The First Hudson, New York Central No. 5200
On January 1, 1926, when Paul Kiefer took over as Chief Mechanical Engineer
of Motive Power and Rolling Stock of the New York Central System, the NYC was
the nations largest railroad. At that time, its passenger business had grown
to a point that many of its main line trains had to be operated in sections
because the Class K-5 Pacifics assigned to passenger service could only haul
a maximum of 12 cars. It was apparent that a new passenger locomotive was
needed, yet no decision had been reached to solve the passenger power
Kiefer quickly made a decision to proceed with an experimental 4-6-4
locomotive and selected the American Locomotive Company to build it. He
followed the example of Lima's William E. Woodard and designed a locomotive
with a large grate area and a four wheel trailing truck to support it.
Kiefer's design looked much like a Class K-5, Pacific. It was only 5 inches
longer and had the same cylinders (25 X 28) and drivers (79") as the 4-6-2's,
but the boiler pressure was increased to 225 psi. The new 4-6-4 locomotive
had a slightly larger boiler evaporative heating surface, 24 sq. ft. more of
firebox and 14 sq. ft. more of grate area. This new design could produce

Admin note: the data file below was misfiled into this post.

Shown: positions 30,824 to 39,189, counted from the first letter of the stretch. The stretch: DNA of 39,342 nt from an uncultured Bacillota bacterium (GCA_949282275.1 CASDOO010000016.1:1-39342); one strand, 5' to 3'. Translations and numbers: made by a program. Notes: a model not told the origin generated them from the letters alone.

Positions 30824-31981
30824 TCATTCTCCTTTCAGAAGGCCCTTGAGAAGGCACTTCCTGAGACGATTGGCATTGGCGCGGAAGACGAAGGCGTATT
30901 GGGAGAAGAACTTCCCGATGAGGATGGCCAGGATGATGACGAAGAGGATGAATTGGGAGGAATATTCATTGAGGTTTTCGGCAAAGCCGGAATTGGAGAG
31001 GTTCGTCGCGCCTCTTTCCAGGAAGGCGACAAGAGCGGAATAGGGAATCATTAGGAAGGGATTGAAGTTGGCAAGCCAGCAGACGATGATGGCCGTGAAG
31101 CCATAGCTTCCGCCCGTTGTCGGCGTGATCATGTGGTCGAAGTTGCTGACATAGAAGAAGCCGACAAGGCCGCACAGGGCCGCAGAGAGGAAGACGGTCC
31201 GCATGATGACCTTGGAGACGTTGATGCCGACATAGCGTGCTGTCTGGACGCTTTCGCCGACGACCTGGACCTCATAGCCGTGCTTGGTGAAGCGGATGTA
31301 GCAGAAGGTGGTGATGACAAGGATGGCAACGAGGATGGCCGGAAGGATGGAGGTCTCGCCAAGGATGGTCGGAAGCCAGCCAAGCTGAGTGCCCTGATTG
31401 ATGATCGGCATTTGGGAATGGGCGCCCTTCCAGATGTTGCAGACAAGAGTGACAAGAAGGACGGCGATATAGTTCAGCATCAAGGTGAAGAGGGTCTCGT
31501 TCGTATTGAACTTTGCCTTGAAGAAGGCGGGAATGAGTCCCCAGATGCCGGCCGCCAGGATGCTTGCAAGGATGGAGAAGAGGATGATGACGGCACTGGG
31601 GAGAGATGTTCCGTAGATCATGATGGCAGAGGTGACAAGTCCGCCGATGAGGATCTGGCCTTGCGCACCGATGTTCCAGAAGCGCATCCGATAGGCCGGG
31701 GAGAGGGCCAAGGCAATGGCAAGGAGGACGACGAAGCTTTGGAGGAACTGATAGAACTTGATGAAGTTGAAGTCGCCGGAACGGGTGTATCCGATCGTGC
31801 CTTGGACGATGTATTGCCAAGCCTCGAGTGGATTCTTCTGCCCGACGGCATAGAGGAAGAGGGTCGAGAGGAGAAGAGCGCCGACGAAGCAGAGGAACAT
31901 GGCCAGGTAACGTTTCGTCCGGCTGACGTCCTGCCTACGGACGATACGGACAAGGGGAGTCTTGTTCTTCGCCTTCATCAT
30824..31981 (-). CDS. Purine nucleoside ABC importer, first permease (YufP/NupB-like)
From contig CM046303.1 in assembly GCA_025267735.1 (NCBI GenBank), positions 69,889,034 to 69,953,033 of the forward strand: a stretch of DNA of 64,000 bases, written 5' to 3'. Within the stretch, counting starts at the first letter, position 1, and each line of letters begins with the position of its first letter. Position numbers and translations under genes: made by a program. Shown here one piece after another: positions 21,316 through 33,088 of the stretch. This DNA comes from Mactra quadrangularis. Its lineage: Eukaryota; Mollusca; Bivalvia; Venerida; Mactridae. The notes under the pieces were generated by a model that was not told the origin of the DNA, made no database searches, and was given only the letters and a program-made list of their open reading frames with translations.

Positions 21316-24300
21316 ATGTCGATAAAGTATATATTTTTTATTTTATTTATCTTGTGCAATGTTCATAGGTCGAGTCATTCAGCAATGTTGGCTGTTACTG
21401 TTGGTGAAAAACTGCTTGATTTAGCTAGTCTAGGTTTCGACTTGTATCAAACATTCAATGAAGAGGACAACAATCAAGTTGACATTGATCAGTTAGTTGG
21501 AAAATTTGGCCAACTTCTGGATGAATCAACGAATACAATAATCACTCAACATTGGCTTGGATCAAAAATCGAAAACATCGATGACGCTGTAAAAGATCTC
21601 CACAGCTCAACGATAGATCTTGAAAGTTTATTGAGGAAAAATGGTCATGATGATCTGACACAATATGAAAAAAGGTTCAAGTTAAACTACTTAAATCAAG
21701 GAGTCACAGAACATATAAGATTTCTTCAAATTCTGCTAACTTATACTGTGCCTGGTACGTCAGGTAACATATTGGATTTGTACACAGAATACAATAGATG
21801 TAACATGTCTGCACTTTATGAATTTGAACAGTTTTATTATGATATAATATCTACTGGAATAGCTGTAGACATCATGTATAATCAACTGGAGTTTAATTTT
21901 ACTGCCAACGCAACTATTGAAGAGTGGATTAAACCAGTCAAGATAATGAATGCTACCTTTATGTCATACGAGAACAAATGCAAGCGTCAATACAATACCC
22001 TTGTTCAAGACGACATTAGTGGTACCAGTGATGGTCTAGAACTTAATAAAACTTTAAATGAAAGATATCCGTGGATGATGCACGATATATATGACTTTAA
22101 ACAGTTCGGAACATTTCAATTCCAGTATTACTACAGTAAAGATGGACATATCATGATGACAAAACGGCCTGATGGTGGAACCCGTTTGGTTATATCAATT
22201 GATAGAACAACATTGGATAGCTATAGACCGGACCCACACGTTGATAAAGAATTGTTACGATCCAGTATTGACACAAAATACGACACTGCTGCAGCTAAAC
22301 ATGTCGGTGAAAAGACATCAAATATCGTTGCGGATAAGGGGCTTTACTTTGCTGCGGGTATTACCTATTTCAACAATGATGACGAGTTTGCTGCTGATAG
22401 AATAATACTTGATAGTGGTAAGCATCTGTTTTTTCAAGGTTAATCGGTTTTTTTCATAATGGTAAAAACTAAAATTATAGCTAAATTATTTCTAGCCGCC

much more steam per square foot of heating surface and needed a much larger
superheater to maintain the same steam temperature as the K-5's. The total
weight was about 41,000 lbs more, and with no increase of weight over the
drivers. An increase of 3820 lbs in Tractive Effort was obtained with the
increase in boiler pressure.
The American Locomotive Company delivered the first Class J-1a (road number
5200) on February 14, 1927 and it was thoroughly tested on the main line
between Albany, NY and Syracuse, NY.
After the testing, Paul Kiefer went to see Pat Crowley who was the president
of the entire NYC system. He asked Crowley what name the new locomotive
should have, Crowley thought for a few minutes and then said "let's call her
the Hudson, after the Hudson River" and the name stuck.
Information for this introduction to Hudsons
provided by Richard Duley.
|No.||Class||F.M. Whyte||Gauge||Railroad Line||Location||Status||Builder Info||Notes|
|2816||H1b||4-6-4||4'-8½"||CPR|| Ogden Shops, Calgary, AB||stored operational||Montreal Locomotive Works #68535, 1930|| Featured in 'Rocky Mountain Express', recently restored at Province of BC, N. Vancouver, BC |
|2860||H1e||4-6-4||4'-8½"||CPR|| West Coast Railway Heritage Park, Squamish, BC||displayed operational||Montreal Locomotive Works, 1940|| from Province of BC, N. Vancouver |
|2858||H1d||4-6-4||4'-8½"||CPR|| Canada Science and Technology Museum, Ottawa, ON||display||Montreal Locomotive Works #69108, 1938|| |
|5700 (5703)||K-5-a||4-6-4||4'-8½"||CNR|| Elgin Co. RY Museum, St. Thomas, ON||display||Montreal Locomotive Works #68540, 1930|| |
|5702||K-5-a||4-6-4||4'-8½"||CNR|| Canadian Railway Museum, Delson, QC||display||Montreal Locomotive Works #68396, 1930|| |
|2850||H1d||4-6-4||4'-8½"||CPR|| Canadian Railway Museum, Delson, QC||display||Montreal Locomotive Works #69100, 08/1938|| |
|49||X-10-a||4-6-4T||4'-8½"||CNR|| Canadian Railway Museum, Delson, QC||display||Montreal Locomotive Works, 1914|
|46||X-10a||4-6-4T||4'-8½"||CNR|| Centre d'Interpretation Ferroviaire, Vallee-Jonction, QC||restoration||Montreal Locomotive Works, 1914||from Longueil |